Courts can order payment of security when seeking enforceability
The Supreme Court recently ruled(1) that if the judgment for which a declaration of enforceability is sought is not yet final, the court deciding on a second or third appeal may, in its final decision on the appeal, order the party seeking the declaration of enforceability to pay security in accordance with the Brussels I Regulation.(2)
The purpose of the security is to counter the risk to the debtor presented by the enforcement of a foreign judgment which is not final.
Specifically, the security is intended to protect the debtor in the event that:
- the opponent becomes insolvent;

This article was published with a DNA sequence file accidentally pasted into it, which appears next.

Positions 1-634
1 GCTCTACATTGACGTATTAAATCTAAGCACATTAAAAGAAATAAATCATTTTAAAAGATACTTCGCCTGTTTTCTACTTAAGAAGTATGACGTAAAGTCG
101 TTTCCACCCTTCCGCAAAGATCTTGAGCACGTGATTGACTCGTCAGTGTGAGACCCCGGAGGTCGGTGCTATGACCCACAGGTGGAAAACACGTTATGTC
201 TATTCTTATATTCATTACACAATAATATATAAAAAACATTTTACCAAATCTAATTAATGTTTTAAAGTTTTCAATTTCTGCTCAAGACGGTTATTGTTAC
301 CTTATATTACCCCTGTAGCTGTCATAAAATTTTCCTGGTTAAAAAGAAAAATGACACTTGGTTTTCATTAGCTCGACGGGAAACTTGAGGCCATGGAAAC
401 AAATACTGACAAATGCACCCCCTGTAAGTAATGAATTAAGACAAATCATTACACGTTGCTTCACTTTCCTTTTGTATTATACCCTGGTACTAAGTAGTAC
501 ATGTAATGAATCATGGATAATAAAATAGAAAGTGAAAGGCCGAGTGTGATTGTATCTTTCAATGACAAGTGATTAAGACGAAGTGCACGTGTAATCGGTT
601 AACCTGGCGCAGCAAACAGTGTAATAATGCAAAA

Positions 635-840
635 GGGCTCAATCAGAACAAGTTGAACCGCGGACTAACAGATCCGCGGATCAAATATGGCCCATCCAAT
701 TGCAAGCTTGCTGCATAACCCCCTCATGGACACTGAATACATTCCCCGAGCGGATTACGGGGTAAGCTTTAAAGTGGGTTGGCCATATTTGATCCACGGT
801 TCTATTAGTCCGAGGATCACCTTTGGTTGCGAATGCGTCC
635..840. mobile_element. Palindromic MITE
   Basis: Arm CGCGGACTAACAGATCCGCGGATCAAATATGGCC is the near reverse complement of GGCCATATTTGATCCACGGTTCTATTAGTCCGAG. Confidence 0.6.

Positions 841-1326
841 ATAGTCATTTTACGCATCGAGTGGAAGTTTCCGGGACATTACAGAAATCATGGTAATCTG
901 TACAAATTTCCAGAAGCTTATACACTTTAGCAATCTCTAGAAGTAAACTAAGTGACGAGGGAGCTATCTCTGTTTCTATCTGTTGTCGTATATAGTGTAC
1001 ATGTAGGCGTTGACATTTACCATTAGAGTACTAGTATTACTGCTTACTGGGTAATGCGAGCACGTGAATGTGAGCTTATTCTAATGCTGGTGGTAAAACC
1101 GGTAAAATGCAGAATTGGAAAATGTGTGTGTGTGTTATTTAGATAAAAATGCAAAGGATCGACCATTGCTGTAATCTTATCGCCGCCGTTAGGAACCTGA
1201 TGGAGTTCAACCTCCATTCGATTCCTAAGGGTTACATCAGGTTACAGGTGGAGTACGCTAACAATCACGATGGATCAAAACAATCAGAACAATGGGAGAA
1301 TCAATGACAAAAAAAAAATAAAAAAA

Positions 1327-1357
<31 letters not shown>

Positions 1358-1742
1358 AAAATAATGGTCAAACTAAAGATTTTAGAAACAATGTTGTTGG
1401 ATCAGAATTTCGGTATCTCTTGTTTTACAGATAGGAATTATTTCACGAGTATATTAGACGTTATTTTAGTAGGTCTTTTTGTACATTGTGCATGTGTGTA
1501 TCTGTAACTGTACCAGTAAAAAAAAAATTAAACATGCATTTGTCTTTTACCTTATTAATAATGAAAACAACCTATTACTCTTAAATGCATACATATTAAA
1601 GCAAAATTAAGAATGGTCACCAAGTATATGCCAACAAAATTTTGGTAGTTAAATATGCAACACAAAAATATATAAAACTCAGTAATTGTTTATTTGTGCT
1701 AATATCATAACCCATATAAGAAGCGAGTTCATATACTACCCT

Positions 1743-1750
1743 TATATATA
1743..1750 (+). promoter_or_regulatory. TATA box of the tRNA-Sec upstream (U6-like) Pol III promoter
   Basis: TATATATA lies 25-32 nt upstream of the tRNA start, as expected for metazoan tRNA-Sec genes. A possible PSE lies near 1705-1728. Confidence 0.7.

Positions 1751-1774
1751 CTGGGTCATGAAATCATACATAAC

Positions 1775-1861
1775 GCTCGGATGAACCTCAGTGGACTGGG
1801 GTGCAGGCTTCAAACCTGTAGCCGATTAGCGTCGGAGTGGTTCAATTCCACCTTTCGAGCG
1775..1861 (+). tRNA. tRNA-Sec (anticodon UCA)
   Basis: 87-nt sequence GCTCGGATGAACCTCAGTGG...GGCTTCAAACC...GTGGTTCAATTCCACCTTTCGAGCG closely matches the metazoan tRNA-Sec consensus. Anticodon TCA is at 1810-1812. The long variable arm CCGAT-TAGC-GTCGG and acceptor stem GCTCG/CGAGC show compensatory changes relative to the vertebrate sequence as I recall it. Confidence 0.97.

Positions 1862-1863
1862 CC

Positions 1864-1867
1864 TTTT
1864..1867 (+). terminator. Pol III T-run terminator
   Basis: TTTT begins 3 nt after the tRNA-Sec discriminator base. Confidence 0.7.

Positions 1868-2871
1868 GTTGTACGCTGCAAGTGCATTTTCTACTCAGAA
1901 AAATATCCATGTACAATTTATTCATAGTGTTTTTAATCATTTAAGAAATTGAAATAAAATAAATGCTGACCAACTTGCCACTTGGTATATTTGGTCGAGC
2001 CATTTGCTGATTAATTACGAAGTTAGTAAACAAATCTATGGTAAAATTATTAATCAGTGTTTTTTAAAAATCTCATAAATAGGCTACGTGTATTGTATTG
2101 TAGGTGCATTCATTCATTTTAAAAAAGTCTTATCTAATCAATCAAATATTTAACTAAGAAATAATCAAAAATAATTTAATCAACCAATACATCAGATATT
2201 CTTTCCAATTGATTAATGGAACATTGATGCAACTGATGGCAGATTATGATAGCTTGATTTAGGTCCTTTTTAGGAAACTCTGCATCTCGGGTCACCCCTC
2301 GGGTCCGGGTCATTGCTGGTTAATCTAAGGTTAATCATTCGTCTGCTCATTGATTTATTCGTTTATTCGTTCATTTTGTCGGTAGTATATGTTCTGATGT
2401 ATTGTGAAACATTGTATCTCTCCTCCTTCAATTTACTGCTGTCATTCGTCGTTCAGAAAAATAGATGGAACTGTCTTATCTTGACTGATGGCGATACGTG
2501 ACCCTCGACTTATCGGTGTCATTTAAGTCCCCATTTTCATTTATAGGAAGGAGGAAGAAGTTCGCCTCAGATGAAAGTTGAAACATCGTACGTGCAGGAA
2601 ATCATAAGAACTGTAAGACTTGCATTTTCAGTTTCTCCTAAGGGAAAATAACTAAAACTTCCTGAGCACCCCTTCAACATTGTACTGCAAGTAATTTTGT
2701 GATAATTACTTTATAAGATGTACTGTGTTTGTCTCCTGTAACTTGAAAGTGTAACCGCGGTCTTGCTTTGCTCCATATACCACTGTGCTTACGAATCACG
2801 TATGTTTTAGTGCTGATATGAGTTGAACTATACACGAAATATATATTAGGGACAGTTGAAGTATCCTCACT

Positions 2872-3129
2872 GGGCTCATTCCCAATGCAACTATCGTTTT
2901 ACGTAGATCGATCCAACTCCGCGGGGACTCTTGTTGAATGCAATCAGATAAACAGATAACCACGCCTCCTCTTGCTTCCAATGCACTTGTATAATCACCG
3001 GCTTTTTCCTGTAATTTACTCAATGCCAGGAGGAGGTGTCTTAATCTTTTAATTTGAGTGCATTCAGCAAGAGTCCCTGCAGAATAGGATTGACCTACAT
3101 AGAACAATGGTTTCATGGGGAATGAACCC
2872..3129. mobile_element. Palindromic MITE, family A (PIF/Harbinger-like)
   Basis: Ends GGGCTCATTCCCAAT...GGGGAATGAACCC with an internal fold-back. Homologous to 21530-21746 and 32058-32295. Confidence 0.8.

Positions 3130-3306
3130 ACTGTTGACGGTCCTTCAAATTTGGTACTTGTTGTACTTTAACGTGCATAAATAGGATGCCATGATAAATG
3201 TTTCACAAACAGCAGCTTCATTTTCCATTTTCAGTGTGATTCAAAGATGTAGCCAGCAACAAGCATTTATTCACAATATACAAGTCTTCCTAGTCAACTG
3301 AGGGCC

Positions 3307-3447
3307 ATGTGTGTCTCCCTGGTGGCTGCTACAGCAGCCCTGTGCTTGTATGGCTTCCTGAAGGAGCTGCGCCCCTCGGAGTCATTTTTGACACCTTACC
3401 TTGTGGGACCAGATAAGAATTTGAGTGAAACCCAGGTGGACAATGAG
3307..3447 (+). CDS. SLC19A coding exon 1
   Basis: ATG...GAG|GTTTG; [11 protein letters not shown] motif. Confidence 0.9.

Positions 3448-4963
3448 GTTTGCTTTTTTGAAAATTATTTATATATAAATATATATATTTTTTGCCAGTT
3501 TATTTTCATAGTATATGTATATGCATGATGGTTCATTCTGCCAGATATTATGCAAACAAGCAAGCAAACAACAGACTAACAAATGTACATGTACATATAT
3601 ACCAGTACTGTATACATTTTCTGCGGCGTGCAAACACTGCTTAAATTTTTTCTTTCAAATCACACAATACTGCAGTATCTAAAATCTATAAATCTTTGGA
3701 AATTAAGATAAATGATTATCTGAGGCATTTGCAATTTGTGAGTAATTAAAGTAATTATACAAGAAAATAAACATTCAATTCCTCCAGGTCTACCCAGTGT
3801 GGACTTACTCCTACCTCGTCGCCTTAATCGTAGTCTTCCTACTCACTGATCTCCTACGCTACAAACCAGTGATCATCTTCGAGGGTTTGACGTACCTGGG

- nothing can be enforced against the opponent; or
- the trial in the state of origin is protracted and the debtor is unable to dispose of frozen assets during that time.
The type and the amount of security are governed by the law of the state carrying out the enforcement; the amount is up to the judge’s discretion.
If the court in the state of origin does not order payment to the creditor, but instead orders payment of a deposit to the court, the danger to the debtor is lower and a lower security amount may suffice.
The security is a liability fund for potential losses to the debtor. It is intended to prevent unjustified losses to the debtor if the court order is later rescinded or amended in the state of origin and the claims for damages or unjust enrichment cannot be enforced.